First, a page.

- President John Magufuli told worshippers at St Peter’s Parish in Dar es Salaam that Tanzanians should continue taking precautions against the new coronavirus as advised by health experts. He also stated that no one was prohibited from wearing face masks.
Dar es Salaam. The government has come up with a new set of measures in a deliberate move to contain further spread of Covid-19 amid claims of a worrying rise in deaths that are attributable to the viral pandemic.
Contrary to a widely-held government position that Tanzania was Covid-19 free, the government now wants Tanzanians to undertake eight specific measures in a deliberate move to win the war against the Covid-19 pandemic. Apart from the three-day period of prayers - which ended yesterday - a statement from the Health ministry noted that Tanzanians must also subscribe to hygienic requirements as advanced by health experts.
These include frequent hand-washing with running water and soap and applying sanitizers in the absence of clean water and soap.
Reiterating that the country will not go into lockdown mode, the Health ministry wants Tanzanians to conduct physical exercises, protect the elderly; those who are obese and those with underlying health conditions.
The Health ministry says it was about time Tanzanians ate balanced diets, particularly vegetables and fruits.
Use of traditional remedies that have been registered by the Traditional and Alternative Health Practice Council must also be taken seriously.
Putting on face masks and reporting to health centres after developing disease symptoms, must be observed.
“We must continue taking precautions by abiding by healthy living habits so as to prevent hazards that may weaken our body immunities….,” reads the Health ministry’s statement as signed by the head of government communications unit at the Ministry.
Meanwhile, President John Magufuli told worshipers at the Roman Catholics’ St Peter’s Parish in Dar es Salaam that Tanzanians should continue taking precautions against coronavirus as advised by health experts.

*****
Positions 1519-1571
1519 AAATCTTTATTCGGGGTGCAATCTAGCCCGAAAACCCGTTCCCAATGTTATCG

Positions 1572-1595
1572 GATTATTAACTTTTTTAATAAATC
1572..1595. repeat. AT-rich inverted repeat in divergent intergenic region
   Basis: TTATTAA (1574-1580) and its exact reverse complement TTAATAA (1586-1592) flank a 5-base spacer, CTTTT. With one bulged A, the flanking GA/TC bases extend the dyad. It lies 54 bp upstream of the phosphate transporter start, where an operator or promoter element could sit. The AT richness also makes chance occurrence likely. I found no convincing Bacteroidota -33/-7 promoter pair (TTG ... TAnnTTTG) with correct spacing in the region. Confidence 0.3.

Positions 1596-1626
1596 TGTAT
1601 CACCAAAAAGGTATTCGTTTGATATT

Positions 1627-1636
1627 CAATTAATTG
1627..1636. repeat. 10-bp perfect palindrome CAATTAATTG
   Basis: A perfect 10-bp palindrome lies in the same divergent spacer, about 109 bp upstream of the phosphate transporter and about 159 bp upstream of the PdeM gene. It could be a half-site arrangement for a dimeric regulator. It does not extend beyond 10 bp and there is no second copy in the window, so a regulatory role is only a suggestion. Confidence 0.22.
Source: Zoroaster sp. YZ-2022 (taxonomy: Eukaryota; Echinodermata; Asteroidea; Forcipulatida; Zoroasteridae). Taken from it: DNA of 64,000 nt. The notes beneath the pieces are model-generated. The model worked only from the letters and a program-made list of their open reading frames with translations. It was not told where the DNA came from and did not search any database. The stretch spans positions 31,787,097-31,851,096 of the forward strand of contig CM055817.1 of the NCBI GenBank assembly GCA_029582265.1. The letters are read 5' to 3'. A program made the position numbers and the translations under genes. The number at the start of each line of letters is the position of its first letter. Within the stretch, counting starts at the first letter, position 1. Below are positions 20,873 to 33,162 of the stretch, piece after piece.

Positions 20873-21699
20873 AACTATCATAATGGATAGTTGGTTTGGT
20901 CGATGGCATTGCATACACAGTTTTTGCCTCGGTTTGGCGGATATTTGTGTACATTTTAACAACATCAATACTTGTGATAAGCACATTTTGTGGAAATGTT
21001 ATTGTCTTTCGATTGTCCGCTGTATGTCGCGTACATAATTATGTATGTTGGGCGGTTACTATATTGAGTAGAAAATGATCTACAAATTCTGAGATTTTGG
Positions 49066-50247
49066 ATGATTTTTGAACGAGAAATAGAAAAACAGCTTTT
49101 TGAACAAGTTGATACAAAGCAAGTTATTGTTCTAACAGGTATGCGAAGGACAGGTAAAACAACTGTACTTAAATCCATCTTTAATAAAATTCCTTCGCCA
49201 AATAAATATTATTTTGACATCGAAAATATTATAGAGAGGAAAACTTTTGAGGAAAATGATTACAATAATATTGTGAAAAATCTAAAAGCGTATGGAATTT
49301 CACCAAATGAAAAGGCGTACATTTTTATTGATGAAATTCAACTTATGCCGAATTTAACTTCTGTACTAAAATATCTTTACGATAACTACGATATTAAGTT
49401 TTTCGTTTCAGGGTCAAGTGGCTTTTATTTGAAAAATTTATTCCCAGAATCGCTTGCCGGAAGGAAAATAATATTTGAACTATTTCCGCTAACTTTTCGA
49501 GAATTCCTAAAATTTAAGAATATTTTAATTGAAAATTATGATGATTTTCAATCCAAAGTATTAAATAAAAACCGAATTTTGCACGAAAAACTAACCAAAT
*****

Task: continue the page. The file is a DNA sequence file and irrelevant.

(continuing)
He also stated that the government hasn’t prohibited the use of face masks in the war against Covid-19 - stressing however that locally made masks - especially those from the Medical Stores Department (MSD) - must be used.
“President Magufuli has insisted on the use of traditional methods in containing respiratory diseases, including applying steaming and avoiding fear which has more impacts,” reads part of the statement signed by the director of presidential communications, Mr Gerson Msigwa.
He reiterated that Tanzanians must continue to put their trust in God.
Masks and more masks
On Saturday, Prime Minister Kassim Majaliwa explained that it was imperative for people to put on masks in order to protect themselves from infectious diseases especially where social distancing can’t be observed.
Speaking during the Requiem Mass for the fallen Chief Secretary John Kijazi in Korogwe District, Tanga Region, Mr Majaliwa said masks were to be worn when social distancing couldn’t be observed. “It is important that everyone takes the necessary precautions,” said the premier, noting that the government was investigating to establish the safety of imported masks before allowing approving them for public use.
Yesterday, the head of the World Health Organization (WHO) called upon Tanzania to take “robust action” to combat Covid-19. WHO director general Tedros Adhanom Ghebreyesus said in a statement that a number of Tanzanians travelling to neighbouring countries and beyond have tested positive for the coronavirus.
“This underscores the need for Tanzania to take robust action both to safeguard their own people and protect the population beyond,” he said in a statement.
Tedros said he had urged Tanzania in late January to take measures against the pandemic and to prepare for vaccinations.
“Since then I have spoken with several authorities in Tanzania but WHO is yet to receive any information regarding what measures Tanzania is taking to respond to the pandemic….This situation remains very concerning. I renew my call for Tanzania to start reporting Covid-19 cases and share data,” he said, adding.
“I also call on Tanzania to implement the public health measures that we know work in breaking the chains of transmission, and to prepare for vaccination.”
He said Tanzania last gave case figures in April 2020, reporting 509 infections.